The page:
The role of a police officer is one of dedication, determination, and hard work. “My grandfather was a police officer, and my father was a New York City police officer,” said Coleman. “When I was in second grade, 9/11 occurred and that’s kind of shaped my life. I always wanted to be able to give back to New York City, so it became a driving factor in my decision to become a police officer.” 

The police academy has seen a rapid change since Coleman first joined. “Even from the time that I was in the police academy to now, we’re seeing a lot more technology coming into policing, specifically with the use of drones, for example,” said Coleman. “I think that is a big area of improvement that we can continue to grow in – using technology to make New Yorkers’ lives better, as well as making our jobs easier.” 

“We get to deal with people of every race, nationality, and gender,” he said. “Being open-minded, understanding, and empathetic of where someone may be coming from, based on their own background is very, very important. I think where a lot of police officers can grow is learning how to be more empathetic.”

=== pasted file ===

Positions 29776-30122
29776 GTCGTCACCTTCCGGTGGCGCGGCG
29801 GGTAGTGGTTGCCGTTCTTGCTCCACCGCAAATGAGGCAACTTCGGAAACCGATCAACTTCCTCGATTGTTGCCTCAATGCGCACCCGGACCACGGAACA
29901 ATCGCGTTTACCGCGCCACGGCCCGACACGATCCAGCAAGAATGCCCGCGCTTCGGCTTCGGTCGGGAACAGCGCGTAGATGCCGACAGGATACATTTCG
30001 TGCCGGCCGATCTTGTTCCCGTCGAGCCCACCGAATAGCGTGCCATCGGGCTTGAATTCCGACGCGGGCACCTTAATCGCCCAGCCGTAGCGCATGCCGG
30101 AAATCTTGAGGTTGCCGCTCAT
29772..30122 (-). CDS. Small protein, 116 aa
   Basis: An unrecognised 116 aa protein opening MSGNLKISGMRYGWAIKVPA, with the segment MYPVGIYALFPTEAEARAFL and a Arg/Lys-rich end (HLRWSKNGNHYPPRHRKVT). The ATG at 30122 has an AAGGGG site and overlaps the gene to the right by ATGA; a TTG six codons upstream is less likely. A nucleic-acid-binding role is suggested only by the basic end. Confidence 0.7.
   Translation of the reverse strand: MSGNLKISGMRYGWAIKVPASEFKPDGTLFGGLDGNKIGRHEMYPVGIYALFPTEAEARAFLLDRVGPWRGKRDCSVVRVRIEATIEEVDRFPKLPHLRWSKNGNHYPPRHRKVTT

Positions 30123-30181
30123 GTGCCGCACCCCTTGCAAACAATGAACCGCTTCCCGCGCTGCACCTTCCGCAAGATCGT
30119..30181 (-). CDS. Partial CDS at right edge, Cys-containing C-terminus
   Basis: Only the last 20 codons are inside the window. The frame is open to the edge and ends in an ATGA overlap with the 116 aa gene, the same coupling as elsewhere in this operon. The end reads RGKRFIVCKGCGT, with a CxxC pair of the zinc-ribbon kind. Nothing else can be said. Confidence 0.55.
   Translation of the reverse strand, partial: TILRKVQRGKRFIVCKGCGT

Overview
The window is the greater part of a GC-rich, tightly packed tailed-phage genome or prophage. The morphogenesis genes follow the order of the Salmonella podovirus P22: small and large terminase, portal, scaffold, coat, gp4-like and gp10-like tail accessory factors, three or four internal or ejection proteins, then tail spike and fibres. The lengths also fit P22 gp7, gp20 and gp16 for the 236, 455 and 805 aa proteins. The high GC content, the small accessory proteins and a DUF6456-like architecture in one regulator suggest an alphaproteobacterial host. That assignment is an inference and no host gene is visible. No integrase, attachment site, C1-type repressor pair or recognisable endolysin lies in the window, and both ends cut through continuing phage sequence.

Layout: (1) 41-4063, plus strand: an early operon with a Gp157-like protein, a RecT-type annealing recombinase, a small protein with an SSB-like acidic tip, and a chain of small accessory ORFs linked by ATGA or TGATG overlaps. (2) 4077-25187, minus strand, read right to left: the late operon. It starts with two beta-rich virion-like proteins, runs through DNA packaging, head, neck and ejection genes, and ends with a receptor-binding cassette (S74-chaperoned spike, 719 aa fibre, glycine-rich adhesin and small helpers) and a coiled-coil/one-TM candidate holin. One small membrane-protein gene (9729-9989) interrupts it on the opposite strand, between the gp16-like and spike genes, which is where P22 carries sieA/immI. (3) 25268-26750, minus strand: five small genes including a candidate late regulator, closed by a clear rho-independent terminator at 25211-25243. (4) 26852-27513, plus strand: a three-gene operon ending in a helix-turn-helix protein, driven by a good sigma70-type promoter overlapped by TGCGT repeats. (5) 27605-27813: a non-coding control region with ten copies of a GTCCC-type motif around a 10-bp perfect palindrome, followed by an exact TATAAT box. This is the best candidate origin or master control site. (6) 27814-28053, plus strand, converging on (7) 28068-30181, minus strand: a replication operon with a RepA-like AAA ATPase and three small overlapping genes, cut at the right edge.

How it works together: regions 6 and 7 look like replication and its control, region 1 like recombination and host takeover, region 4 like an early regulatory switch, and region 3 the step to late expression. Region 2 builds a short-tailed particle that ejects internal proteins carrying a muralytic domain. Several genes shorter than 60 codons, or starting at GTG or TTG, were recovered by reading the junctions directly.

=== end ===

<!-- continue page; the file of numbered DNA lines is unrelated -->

Chemere can be found helping customers daily with a smile on her face. (Nora Torok)

Chemere has been working at Duane Reed for eight years. Born and raised in Trinidad, when asked to share her story with me, Chemere responded, “Sometimes I meet great people, and sometimes I meet not so great people. I’m really here because I have to take care of my children. If I had a better opportunity to go somewhere else, I probably would take it. But everything I do is for my kids.” Chemere’s one piece of advice to her former self  is, “Go to school. Stay in school. Education is number one, and that’s something that I always share with my kids.”

The New York City Fire Department is the largest municipal fire department in the Western Hemisphere. (Nora Torok)

Alex has been working for the New York Fire Department for seven years. Born and raised on the Upper West Side, Alex dreamed of becoming a firefighter from a very young age. His dreams would soon become a reality, as he now works every day to ensure the safety of the city community.

“I remember hearing fire trucks when I was a little kid,” said Alex. “I always thought it was so cool that they were risking their lives every day to make the world a better place. You hear so much noise every day growing up in the city, and that noise becomes another part of you. I hope that kids these days still feel that, too. Even though I have been in this industry for seven years, I am learning something new every single day, and meeting new people from all different types of backgrounds. That’s what I love most about this job – it’s more than a job to me.”